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Vedder Thinking | Articles California Legislative Update for 2014


Reader View

California has one of the most proactive legislatures in the nation with respect to labor and employment matters. The coming year will bring several significant changes, new laws and obligations of which businesses with California operations should be aware. We hope you find the below summary informative and look forward to working with you to ensure compliance as you move into 2014.

Increased Minimum Wage

Effective July 1, 2014, the minimum wage will increase to $9/hour. It is likely that municipalities with living wage ordinances (such as San Francisco) will raise their minimum pay requirements as well. This also means that the minimum salary rate required to preserve exempt status will increase as of July 1, 2014. Because exempt employees must be paid at least twice the minimum wage, the minimum monthly salary will rise to $3,120 (a 2.9 percent increase). Because many employers review compensation only annually, this required mid-year increase may pose operational challenges.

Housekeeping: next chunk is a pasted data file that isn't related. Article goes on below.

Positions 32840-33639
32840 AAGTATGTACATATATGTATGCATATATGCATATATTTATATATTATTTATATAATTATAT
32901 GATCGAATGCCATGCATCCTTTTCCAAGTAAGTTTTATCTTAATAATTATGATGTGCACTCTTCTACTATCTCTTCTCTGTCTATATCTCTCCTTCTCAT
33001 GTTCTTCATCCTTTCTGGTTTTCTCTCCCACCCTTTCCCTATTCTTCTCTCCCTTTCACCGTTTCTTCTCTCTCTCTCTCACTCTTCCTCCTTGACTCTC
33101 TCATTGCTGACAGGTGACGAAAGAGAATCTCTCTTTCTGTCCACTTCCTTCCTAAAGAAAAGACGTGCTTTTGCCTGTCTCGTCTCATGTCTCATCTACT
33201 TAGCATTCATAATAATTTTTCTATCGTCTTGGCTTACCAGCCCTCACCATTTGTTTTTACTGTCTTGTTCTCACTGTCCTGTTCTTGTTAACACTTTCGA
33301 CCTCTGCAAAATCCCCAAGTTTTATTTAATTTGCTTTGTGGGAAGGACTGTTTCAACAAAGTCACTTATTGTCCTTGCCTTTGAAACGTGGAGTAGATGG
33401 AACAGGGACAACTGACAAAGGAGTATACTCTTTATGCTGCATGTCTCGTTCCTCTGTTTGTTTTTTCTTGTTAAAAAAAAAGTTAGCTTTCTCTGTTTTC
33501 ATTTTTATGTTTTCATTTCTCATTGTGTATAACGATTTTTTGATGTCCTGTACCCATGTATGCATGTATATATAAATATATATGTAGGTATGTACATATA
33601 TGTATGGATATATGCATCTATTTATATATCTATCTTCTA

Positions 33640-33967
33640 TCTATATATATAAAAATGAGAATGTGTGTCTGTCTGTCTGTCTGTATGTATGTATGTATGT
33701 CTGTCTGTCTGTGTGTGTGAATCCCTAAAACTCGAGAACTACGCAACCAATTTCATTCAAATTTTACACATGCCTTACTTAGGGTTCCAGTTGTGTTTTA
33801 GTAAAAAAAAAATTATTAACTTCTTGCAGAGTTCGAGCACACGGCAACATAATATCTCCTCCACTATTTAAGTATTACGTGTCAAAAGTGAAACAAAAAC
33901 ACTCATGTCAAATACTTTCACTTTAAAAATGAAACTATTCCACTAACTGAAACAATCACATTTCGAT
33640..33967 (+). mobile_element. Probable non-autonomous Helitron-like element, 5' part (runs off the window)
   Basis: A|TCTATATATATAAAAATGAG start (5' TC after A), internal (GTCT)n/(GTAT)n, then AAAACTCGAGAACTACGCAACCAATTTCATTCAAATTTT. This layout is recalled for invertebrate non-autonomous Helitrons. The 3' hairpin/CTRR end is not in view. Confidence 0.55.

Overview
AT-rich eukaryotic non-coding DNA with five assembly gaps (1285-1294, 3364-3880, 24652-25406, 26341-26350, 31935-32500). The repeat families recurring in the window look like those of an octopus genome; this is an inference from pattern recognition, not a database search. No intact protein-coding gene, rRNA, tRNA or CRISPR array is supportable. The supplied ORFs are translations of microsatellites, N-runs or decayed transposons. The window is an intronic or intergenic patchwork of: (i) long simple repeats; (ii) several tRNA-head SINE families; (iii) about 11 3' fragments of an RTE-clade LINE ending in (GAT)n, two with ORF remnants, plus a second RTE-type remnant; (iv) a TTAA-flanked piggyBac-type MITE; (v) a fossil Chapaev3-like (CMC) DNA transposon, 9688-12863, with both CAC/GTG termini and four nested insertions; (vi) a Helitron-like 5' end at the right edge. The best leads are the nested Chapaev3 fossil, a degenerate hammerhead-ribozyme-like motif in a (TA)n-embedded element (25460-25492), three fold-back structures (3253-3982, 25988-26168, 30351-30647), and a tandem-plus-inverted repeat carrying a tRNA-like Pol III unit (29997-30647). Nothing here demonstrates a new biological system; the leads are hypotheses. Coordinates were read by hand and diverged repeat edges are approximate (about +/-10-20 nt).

Immigration Status Irrelevant to Wage Rights

AB 263 and SB 666 create new rights for employees to complain about unpaid wages free from retaliation, and the bills establish penalties of up to $10,000 per violation, regardless of immigration status. Employers also are prohibited from retaliating against employees who provide information or testimony to any investigative body or at hearing. Significantly, the bills also specify that an employee need not exhaust administrative remedies to enforce a Labor Code provision unless the provision at issue specifically requires exhaustion.